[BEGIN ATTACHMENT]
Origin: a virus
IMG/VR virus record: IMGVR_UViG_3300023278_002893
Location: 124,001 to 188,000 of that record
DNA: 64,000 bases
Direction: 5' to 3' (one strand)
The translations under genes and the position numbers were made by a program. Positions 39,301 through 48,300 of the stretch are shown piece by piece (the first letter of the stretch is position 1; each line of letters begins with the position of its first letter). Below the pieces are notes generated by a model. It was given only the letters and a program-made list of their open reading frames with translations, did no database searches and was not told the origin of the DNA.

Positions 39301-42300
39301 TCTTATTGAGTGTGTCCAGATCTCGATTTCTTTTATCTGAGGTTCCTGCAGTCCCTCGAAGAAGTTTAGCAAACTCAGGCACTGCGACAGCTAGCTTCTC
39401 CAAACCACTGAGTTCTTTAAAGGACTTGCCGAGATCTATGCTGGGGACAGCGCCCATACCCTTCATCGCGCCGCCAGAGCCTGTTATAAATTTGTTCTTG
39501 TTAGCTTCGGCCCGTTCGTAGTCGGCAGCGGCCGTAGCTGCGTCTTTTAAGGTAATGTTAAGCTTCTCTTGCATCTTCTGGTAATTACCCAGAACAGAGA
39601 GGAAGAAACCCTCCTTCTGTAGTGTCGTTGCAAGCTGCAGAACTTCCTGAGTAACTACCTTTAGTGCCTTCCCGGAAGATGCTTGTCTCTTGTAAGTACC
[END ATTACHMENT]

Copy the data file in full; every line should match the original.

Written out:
Origin: a virus
IMG/VR virus record: IMGVR_UViG_3300023278_002893
Location: 124,001 to 188,000 of that record
DNA: 64,000 bases
Direction: 5' to 3' (one strand)
The translations under genes and the position numbers were made by a program. Positions 39,301 through 48,300 of the stretch are shown piece by piece (the first letter of the stretch is position 1; each line of letters begins with the position of its first letter). Below the pieces are notes generated by a model. It was given only the letters and a program-made list of their open reading frames with translations, did no database searches and was not told the origin of the DNA.

Positions 39301-42300
39301 TCTTATTGAGTGTGTCCAGATCTCGATTTCTTTTATCTGAGGTTCCTGCAGTCCCTCGAAGAAGTTTAGCAAACTCAGGCACTGCGACAGCTAGCTTCTC
39401 CAAACCACTGAGTTCTTTAAAGGACTTGCCGAGATCTATGCTGGGGACAGCGCCCATACCCTTCATCGCGCCGCCAGAGCCTGTTATAAATTTGTTCTTG
39501 TTAGCTTCGGCCCGTTCGTAGTCGGCAGCGGCCGTAGCTGCGTCTTTTAAGGTAATGTTAAGCTTCTCTTGCATCTTCTGGTAATTACCCAGAACAGAGA
39601 GGAAGAAACCCTCCTTCTGTAGTGTCGTTGCAAGCTGCAGAACTTCCTGAGTAACTACCTTTAGTGCCTTCCCGGAAGATGCTTGTCTCTTGTAAGTACC